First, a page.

How Obamacare hits industry and threatens jobs
The people at Zoll Medical Corp. saw a ray of hope in January when Scott Brown was elected senator from Massachusetts. Located in Chelmsford, 30 miles outside of Boston, Zoll is the nation's leading manufacturer of heart defibrillators, which save the lives of thousands of heart-attack victims each year. Back in January, as the Senate race was raging, both House and Senate Democrats wanted to impose a crippling new tax on the makers of medical devices, Zoll included, to help pay for Obamacare.
The total tax on the industry would be about $2 billion a year, or $20 billion over the next decade. Companies watched nervously as lawmakers pushed ahead, first the House and then the Senate. But then Brown was elected on the promise to be the crucial Republican vote to stop healthcare reform. For Zoll, things were looking up.
Not anymore. Democrats regrouped, pushed the legislation through Congress, and now the new tax is law. And that means Zoll and other medical-device makers could be headed for hard times.
"We believe that the tax will cost us somewhere between $5 million and $10 million a year," says Richard Packer, Zoll's chairman and CEO. "Our profit in 2009 was $9.5 million."
That would be a devastating blow. Zoll employs about 1,800 people. Roughly 1,600 of them are in the United States, and about 650 of those are in Massachusetts. Once the new tax kicks in, that could all change. "We can't run this company at a break-even or a negative rate," says Packer, "so we will be forced to look at alternatives."
The company's first option is to pass the increase onto customers such as hospitals and ambulance companies. That might or might not work, given that they are coming under increasing pressure to cut their own costs.
The next option is to cut research and development -- a short-term, money-saving move that will surely cost Zoll down the road. And a third option, says Packer, is to "look at trying to shift jobs to lower-cost places around the world." That would be bad news for Massachusetts and the United States.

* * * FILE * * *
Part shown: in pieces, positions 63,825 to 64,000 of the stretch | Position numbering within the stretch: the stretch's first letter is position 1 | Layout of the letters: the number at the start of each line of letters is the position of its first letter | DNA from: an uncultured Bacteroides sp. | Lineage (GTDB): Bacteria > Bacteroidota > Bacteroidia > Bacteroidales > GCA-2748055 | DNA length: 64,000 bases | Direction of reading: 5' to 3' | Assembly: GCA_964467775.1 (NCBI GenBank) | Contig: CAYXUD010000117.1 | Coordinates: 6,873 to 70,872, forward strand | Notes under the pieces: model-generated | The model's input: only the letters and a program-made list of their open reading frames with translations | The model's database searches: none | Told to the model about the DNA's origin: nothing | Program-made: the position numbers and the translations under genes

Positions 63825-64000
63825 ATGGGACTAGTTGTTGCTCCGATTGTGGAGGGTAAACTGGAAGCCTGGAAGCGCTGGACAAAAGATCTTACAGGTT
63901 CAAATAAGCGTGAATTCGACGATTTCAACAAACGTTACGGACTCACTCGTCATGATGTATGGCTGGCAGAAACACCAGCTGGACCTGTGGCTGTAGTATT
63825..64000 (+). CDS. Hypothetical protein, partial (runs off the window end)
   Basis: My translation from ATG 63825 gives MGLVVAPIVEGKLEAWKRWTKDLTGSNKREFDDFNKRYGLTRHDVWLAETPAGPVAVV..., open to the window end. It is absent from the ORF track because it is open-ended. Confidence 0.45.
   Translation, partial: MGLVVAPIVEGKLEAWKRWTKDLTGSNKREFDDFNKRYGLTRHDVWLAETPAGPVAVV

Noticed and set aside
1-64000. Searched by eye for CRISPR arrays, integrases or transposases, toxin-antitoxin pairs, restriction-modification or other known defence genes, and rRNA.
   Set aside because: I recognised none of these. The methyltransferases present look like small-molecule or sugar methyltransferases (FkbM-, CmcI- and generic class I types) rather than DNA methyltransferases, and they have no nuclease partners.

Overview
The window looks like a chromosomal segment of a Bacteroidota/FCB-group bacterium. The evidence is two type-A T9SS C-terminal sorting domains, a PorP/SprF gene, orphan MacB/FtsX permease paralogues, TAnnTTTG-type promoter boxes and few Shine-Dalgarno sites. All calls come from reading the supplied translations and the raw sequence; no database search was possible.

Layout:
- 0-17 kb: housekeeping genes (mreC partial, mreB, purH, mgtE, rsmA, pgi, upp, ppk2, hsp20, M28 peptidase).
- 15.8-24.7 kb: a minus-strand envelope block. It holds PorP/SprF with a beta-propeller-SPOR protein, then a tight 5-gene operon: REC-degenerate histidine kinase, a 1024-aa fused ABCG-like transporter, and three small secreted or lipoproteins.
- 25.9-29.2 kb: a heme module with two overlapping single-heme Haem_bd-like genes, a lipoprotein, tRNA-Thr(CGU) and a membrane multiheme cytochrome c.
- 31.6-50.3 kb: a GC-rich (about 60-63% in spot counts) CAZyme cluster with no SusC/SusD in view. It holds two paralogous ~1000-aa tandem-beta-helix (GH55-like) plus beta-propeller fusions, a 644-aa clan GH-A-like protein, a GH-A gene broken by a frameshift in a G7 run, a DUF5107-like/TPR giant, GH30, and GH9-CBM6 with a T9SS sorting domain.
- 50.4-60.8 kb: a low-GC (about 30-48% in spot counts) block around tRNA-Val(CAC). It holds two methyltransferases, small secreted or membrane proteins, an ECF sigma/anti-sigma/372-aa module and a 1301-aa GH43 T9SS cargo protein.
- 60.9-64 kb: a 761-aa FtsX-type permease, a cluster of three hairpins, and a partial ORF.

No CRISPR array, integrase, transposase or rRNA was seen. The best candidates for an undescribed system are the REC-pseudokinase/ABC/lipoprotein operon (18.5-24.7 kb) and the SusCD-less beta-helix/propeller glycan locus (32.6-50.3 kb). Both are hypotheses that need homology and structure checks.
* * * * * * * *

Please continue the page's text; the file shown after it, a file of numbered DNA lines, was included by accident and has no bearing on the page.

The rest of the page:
It's still not clear precisely how the new system will work. The new healthcare bill, along with the "fixes" passed along with it, would impose a 2.3 percent excise tax on medical devices, going into effect in 2013. For Zoll, that's a little better than an earlier version of the tax, which would have gone into effect immediately. Now, at least, they have some time to prepare.
But no matter how it plays out, the makers of the devices that save our lives are going to take a major hit.
"It's a real concern for some of these companies, in that they probably are operating on pretty thin margins," says Brian Johnson, publisher of MassDevice, an independent business journal devoted to the medical-device industry. Johnson adds that even those companies that can pay the tax face perhaps even more serious problems because of recent government actions, apart from healthcare reform, making it harder and more costly to win Food and Drug Administration approval for new products. "As a whole, in terms of stricter regulation and the added tax, that's a pretty big bag they're carrying right now," Johnson says.
And then, of course, there is the continuing economic downturn. All in all, it's not a good time to levy a new and burdensome tax on a highly innovative American industry. And yet that is exactly what Obamacare does.
When I called Richard Packer at Zoll on the morning after the bill was passed, I asked how he was doing. "A total state of depression," he answered, with the kind of short, dry laugh that says it's not really funny. A lot of Americans are feeling that way now.
Byron York is chief political correspondent for The Washington Examiner.
Copyright 2010, Byron York. Distributed by UFS, Inc.